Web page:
Nearly 70 percent say Trump is a bad role model for children: poll
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Nearly 70 percent of voters say that President TrumpDonald John TrumpSchiff blasts Trump for making 'false claims' about Russia intel: 'You've betrayed America. Again.' Poll: Sanders leads 2020 Democratic field with 28 percent, followed by Warren and Biden More than 6 in 10 expect Trump to be reelected: poll MORE is a bad role model for children, according to a survey released Wednesday. 

Respondents to the Quinnipiac University poll said by 67 percent to 29 percent that Trump is not a good role model for kids, a position held consistently across age groups ranging from 18 to 65 and up. 

Over half of voters, 55 percent, say the president does not have a sense of decency, while 42 percent said he does. 

Fifty-nine percent of respondents said Trump does not share their values, and 53 percent said he doesn't care about the average American.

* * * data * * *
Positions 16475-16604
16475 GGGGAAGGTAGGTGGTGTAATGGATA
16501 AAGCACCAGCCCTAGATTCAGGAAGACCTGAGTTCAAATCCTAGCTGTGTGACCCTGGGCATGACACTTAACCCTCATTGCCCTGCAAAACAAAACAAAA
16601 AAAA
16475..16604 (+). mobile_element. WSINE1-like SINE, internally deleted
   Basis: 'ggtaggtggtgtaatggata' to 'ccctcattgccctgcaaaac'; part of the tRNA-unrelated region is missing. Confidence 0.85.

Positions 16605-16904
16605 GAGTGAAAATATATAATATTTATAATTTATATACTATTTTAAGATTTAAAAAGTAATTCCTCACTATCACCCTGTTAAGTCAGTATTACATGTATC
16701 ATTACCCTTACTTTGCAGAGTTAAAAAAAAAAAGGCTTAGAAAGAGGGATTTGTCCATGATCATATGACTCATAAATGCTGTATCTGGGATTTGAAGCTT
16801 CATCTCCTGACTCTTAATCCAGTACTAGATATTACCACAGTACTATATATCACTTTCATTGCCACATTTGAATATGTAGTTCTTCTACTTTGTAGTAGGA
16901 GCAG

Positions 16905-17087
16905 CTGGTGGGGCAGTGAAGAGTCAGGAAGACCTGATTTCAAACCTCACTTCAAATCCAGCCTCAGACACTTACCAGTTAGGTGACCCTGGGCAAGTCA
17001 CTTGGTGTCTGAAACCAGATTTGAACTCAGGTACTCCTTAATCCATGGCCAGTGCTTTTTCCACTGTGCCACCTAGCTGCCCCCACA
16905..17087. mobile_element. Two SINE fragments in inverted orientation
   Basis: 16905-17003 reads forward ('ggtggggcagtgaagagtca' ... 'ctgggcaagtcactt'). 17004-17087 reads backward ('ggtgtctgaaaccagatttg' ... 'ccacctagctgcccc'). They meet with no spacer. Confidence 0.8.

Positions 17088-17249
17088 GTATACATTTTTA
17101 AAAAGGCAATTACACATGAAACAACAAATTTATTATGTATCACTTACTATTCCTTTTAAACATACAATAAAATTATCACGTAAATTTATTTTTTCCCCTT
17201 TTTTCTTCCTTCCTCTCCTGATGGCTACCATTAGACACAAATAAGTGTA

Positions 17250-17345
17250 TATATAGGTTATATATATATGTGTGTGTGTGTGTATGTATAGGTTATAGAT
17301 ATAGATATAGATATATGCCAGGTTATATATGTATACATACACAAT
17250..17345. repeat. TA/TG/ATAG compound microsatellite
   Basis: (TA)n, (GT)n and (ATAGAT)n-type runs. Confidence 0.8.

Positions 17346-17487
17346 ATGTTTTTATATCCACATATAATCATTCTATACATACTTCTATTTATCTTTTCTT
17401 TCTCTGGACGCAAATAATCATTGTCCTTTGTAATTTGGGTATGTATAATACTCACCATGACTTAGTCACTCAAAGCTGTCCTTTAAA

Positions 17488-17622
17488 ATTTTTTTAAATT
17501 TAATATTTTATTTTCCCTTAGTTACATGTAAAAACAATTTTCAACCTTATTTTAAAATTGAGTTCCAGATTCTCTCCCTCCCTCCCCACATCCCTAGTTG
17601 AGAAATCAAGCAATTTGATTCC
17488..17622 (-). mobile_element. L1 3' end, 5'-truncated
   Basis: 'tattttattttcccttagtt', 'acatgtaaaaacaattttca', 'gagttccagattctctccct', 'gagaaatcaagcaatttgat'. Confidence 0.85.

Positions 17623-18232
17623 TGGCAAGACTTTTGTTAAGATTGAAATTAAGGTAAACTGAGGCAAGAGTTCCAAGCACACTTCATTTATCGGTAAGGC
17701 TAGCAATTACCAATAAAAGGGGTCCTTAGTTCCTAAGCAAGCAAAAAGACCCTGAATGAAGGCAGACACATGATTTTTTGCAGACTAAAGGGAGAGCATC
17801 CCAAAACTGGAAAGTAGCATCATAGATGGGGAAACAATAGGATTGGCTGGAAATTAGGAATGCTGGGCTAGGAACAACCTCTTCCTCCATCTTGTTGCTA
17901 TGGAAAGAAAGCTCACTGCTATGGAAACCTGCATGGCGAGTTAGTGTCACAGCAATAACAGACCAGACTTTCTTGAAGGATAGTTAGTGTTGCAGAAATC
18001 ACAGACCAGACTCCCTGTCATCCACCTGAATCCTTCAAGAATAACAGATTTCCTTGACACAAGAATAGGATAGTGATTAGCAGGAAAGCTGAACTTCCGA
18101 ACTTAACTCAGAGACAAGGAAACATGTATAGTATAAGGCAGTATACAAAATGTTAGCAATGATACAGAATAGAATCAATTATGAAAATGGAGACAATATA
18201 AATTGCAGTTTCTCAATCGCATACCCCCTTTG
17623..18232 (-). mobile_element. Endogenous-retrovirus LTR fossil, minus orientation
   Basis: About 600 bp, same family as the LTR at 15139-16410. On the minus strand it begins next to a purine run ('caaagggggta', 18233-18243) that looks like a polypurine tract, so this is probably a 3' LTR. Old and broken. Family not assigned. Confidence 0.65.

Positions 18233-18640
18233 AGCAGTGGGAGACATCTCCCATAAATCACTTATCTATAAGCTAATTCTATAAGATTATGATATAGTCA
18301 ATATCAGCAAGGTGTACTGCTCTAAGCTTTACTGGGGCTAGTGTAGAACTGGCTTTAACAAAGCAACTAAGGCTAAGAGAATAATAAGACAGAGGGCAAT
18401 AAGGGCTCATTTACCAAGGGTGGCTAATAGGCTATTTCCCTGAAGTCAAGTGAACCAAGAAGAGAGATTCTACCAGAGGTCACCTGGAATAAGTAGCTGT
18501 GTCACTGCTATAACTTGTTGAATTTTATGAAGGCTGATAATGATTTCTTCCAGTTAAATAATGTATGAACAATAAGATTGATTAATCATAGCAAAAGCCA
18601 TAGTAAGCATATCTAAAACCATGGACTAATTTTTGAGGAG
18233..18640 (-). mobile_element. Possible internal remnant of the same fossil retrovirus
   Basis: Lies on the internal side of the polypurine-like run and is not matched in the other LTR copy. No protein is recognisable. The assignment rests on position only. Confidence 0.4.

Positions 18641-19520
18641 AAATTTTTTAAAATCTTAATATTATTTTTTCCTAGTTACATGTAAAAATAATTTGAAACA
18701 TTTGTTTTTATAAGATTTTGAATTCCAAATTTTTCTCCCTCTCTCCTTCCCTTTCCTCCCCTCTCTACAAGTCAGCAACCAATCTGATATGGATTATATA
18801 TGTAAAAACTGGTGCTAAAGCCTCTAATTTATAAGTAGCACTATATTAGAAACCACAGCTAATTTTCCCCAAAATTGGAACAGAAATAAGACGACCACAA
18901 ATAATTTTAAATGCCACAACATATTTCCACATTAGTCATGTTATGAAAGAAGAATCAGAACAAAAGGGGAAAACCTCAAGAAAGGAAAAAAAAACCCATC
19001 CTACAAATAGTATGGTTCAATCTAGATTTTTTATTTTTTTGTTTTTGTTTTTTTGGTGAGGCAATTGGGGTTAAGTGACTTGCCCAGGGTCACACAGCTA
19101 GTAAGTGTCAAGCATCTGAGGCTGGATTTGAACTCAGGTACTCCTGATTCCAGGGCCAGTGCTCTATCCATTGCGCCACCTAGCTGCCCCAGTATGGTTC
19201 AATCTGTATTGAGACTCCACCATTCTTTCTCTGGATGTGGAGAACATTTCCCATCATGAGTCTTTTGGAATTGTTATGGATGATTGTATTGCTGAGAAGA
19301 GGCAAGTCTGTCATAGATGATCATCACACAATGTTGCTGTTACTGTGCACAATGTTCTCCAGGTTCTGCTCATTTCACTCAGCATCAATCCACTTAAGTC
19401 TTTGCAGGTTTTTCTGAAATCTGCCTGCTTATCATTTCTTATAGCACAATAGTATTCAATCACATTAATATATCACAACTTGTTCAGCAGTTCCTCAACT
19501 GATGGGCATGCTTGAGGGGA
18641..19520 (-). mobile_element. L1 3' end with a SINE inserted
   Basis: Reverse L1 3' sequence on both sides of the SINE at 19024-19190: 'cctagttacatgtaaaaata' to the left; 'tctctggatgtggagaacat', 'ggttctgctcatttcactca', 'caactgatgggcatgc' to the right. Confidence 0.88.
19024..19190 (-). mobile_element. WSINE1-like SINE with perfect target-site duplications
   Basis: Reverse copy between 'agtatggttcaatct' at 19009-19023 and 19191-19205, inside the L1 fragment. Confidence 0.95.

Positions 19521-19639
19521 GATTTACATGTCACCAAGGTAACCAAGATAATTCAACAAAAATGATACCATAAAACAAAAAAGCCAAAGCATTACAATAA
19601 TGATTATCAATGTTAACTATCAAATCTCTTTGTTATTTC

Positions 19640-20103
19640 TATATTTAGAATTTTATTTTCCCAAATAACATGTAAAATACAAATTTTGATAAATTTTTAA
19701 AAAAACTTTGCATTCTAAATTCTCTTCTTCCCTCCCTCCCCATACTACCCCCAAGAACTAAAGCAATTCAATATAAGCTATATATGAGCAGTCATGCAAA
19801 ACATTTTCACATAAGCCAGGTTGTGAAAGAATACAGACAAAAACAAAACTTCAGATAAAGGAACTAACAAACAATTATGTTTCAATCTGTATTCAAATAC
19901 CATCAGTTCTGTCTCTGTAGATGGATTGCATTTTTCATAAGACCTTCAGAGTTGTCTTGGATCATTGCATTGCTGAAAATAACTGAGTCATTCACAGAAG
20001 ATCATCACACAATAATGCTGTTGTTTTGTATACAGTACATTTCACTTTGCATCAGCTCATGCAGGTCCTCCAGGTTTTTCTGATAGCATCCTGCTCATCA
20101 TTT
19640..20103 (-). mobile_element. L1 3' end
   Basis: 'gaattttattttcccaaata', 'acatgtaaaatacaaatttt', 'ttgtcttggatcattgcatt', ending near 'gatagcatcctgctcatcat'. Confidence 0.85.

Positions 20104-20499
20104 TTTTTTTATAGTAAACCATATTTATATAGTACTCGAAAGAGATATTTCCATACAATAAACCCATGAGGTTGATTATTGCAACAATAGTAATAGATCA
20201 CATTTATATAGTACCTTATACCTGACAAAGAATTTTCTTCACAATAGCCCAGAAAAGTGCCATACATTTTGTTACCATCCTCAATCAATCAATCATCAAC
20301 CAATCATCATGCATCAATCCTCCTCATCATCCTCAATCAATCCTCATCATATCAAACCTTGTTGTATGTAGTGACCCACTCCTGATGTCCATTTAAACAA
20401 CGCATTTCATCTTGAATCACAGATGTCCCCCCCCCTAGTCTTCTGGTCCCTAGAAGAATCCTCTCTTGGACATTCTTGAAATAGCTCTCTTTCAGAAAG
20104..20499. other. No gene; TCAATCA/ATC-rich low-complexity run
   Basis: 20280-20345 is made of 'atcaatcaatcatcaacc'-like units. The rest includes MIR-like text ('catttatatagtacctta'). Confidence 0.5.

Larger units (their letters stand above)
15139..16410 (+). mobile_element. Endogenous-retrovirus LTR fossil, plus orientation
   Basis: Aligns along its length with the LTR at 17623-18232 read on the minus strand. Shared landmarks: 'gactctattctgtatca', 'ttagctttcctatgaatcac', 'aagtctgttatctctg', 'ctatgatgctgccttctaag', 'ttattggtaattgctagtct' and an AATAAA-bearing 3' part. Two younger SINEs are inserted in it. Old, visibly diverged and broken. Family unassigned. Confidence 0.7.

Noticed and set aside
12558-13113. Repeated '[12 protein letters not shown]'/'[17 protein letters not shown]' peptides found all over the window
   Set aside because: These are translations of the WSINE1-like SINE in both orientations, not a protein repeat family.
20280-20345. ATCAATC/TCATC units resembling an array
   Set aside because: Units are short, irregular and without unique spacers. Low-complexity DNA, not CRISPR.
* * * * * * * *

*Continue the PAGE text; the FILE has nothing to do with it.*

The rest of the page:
Only 30 percent are proud to have Trump as commander in chief; 50 percent are embarrassed.


Democrats and some Republicans have criticized Trump in the past over his decorum and harsh, sometimes vulgar, language.

Sen. Bob CorkerRobert (Bob) Phillips CorkerMcConnell, Romney vie for influence over Trump's trial RNC says ex-Trump ambassador nominee's efforts 'to link future contributions to an official action' were 'inappropriate' Lindsey Graham basks in the impeachment spotlight MORE (R-Tenn.), who is retiring after 2018, once said the 45th president is "absolutely not" a good role model for children and would be remembered most for "the debasement of our nation." 

GOP Sen. Jeff FlakeJeffrey (Jeff) Lane FlakeMcSally ties Democratic rival Kelly to Sanders in new ad McSally launches 2020 campaign Sinema will vote to convict Trump MORE (Ariz.), who is also stepping down after this year, condemned Trump's "mean and cruel tweets" in an October interview

"The statements that are made about people and seeming to ascribe the worst motives to people as well, that's something we tell our kids not to do,” Flake said. 

The Quinnipiac University poll was conducted March 16-20 among 1,291 voters and has a margin of error of 3.3 percentage points.